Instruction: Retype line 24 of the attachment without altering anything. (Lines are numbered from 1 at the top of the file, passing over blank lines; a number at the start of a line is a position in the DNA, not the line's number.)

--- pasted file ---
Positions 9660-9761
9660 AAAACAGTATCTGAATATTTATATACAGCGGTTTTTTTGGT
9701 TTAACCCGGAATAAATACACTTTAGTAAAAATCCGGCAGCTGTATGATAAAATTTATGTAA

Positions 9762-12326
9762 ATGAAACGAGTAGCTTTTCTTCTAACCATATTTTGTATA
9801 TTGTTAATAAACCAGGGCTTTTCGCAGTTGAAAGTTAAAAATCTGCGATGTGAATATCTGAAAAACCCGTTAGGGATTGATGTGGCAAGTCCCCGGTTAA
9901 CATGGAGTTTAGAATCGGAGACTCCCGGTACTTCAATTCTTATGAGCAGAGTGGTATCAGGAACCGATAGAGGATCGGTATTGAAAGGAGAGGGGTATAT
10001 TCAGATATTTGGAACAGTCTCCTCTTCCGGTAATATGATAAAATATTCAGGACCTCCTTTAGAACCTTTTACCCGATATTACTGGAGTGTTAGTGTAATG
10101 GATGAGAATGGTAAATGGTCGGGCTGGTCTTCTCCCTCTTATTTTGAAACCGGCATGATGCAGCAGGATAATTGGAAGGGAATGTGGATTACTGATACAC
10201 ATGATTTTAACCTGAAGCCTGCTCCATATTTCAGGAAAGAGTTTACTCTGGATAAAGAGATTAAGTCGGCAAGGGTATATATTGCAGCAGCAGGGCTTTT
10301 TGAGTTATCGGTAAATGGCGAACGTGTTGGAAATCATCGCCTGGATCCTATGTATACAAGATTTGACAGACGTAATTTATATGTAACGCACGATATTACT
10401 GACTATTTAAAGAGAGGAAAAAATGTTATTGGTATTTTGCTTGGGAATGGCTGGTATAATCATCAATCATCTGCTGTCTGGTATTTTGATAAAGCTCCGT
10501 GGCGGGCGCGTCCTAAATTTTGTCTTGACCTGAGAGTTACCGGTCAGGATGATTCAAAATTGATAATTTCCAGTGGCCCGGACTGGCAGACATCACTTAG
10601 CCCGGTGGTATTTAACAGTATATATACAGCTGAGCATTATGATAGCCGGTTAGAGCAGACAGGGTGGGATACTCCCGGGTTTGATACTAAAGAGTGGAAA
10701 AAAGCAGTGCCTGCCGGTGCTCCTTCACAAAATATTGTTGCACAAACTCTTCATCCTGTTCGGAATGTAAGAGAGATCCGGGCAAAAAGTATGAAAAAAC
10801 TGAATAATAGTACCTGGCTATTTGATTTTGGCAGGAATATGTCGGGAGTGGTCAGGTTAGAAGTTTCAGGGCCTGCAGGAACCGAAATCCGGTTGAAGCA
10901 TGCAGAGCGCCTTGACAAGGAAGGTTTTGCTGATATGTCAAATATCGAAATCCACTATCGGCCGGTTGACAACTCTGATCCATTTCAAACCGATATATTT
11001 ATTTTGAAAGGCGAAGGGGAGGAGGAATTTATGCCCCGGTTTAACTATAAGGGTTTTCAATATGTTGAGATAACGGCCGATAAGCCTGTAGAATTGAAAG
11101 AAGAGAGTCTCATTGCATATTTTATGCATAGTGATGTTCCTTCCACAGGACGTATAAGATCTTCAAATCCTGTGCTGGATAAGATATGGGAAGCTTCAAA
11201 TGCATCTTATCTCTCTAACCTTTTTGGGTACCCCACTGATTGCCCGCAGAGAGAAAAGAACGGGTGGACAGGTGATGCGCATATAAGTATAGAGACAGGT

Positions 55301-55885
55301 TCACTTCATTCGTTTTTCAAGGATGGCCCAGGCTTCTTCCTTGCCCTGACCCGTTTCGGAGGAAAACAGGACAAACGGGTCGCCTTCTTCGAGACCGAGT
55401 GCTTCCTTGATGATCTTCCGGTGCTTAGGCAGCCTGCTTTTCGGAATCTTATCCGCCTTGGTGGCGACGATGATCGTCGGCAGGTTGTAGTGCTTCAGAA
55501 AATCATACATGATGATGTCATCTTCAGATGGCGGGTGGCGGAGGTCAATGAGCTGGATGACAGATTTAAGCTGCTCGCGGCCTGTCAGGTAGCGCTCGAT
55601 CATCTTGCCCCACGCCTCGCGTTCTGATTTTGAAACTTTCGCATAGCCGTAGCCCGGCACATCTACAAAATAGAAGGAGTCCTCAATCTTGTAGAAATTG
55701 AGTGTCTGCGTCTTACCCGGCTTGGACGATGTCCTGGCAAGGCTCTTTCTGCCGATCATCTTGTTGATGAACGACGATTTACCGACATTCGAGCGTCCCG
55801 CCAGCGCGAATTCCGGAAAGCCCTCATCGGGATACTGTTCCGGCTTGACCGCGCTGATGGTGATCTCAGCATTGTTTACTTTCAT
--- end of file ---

55501 AATCATACATGATGATGTCATCTTCAGATGGCGGGTGGCGGAGGTCAATGAGCTGGATGACAGATTTAAGCTGCTCGCGGCCTGTCAGGTAGCGCTCGAT